The way the Federal Housing Finance Agency (FHFA) Director Mark Calabria sees it, after the capital rule, the finalization of the living will rule is one of the last major regulatory pieces needed to put the Housing and Economic Recovery Act of 2008 (HERA) into effect. He spoke about the implementation and impact of living wills last Tuesday at the Brookings Institution's Center on Regulations and Markets.
When FHFA earlier this month published a final rule requiring Fannie Mae and Freddie Mac (the government-sponsored enterprises which FHFA regulates) to develop credible resolution plans, also known as “living wills," Calabria explained that the rule will provide the GSEs with a "roadmap for preserving business continuity should they fail again," and could "help create a stronger, more resilient housing finance system by protecting taxpayers and the mortgage market from harm" if either Fannie or Freddie fails.
He expounded on those ideas during his Brookings address, whose transcript can be read in full here on FHFA's website.
The living will rule is built on the foundation of resolution planning established by the 2010 Dodd-Frank Act, which requires big banks to create resolution plans, or living wills, in the event a bank experiences severe financial stress. Each bank’s plan clarifies how it could be placed into a receivership overseen by the FDIC or into bankruptcy and resolved without disrupting markets or relying on extraordinary government support, Calabria explained.
"We recognize the GSEs are not banks," he said. "But an orderly system for settling claims is just as critical to any financial institution as appropriate capital standards. And as we learned in 2008, inconsistencies in financial regulation across institutions can mask risk and fuel financial instability."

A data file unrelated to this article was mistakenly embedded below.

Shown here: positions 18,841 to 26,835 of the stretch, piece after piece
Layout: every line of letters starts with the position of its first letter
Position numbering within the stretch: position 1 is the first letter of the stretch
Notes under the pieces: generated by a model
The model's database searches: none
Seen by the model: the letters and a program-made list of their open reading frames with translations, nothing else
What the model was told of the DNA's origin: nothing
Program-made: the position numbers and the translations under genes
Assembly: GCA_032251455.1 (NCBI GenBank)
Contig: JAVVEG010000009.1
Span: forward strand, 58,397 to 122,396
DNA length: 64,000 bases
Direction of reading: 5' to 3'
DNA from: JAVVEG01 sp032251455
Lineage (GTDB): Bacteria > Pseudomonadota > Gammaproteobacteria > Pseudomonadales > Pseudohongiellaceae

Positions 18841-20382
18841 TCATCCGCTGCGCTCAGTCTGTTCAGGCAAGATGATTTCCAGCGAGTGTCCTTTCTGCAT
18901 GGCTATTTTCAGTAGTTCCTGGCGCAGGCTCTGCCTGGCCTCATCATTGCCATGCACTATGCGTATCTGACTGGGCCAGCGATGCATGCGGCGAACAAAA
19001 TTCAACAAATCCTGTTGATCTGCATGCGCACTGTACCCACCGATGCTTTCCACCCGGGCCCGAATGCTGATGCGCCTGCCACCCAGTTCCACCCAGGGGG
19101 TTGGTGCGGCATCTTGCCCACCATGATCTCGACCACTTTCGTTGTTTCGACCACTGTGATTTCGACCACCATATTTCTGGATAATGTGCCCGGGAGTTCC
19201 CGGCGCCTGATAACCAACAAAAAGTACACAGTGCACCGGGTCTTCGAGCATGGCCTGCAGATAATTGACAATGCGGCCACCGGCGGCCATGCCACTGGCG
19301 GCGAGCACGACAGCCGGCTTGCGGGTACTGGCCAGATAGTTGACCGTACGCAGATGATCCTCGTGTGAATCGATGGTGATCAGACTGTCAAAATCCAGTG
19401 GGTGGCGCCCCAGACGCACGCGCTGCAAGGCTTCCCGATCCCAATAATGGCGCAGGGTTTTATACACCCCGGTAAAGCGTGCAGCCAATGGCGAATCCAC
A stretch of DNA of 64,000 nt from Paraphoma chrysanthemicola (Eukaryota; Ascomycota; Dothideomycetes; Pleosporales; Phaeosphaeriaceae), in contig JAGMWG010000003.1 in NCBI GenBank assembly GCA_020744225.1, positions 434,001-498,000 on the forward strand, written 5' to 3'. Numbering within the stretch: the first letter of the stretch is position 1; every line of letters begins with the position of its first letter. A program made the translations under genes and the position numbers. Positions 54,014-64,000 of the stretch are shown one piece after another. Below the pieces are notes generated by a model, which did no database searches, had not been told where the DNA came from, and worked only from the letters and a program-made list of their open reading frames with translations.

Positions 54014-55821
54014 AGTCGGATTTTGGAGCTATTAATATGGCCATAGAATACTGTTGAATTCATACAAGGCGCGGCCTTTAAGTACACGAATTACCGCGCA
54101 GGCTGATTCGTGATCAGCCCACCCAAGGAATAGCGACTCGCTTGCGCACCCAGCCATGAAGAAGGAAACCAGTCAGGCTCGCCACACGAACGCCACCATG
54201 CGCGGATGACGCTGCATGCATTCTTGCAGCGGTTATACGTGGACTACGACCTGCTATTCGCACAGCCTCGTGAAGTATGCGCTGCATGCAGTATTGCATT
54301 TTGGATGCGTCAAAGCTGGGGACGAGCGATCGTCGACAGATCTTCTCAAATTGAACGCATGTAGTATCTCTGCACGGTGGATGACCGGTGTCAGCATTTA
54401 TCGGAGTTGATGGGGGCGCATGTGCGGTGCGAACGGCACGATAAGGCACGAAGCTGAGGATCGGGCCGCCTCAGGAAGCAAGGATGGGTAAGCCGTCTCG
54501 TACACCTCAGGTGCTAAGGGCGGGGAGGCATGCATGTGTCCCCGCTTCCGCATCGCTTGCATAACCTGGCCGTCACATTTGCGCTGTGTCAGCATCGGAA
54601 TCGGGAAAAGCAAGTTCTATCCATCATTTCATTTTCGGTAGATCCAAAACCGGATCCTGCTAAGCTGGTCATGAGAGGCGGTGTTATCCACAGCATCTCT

He points out that Fannie Mae and Freddie Mac own or guarantee more than $6 trillion in single-family and multifamily mortgages, which is about half the market. Together the GSEs are about equivalent in size to the top three largest banks in America combined, he said.
Ensuring the GSEs have credible living wills comparable to the other largest financial institutions also brings "important clarity to housing finance about how FHFA’s receivership powers would work in a time of significant financial stress, as remote as such times can seem when home prices are rising."
He pointed out Fannie and Freddie's strong support of the market in 2020, acquiring more than 60% of the single-family mortgages originated throughout the year of the pandemic and supporting families in need.
"When COVID hit, the enterprises used their recently authorized retained earnings to help millions stay safe in their homes. And most recently, FHFA announced a new refinancing option that will help low-income families save thousands of dollars on their mortgage," Calabria said. "In a crisis, capital at the enterprises offers borrowers protection from foreclosure, destroyed credit, and displacement. This is especially important for lower-income and minority families who are often first to lose their jobs and savings. That is why FHFA is making sure that enterprise risk is matched to their capital. And it is why I have spent the last two years making every effort to build capital at Fannie Mae and Freddie Mac."
Credible living wills at Fannie and Freddie, Calabria said, will ensure that, "in a great public dilemma involving housing finance, FHFA will be able to act quickly without exposing the financial system or taxpayers to additional risk."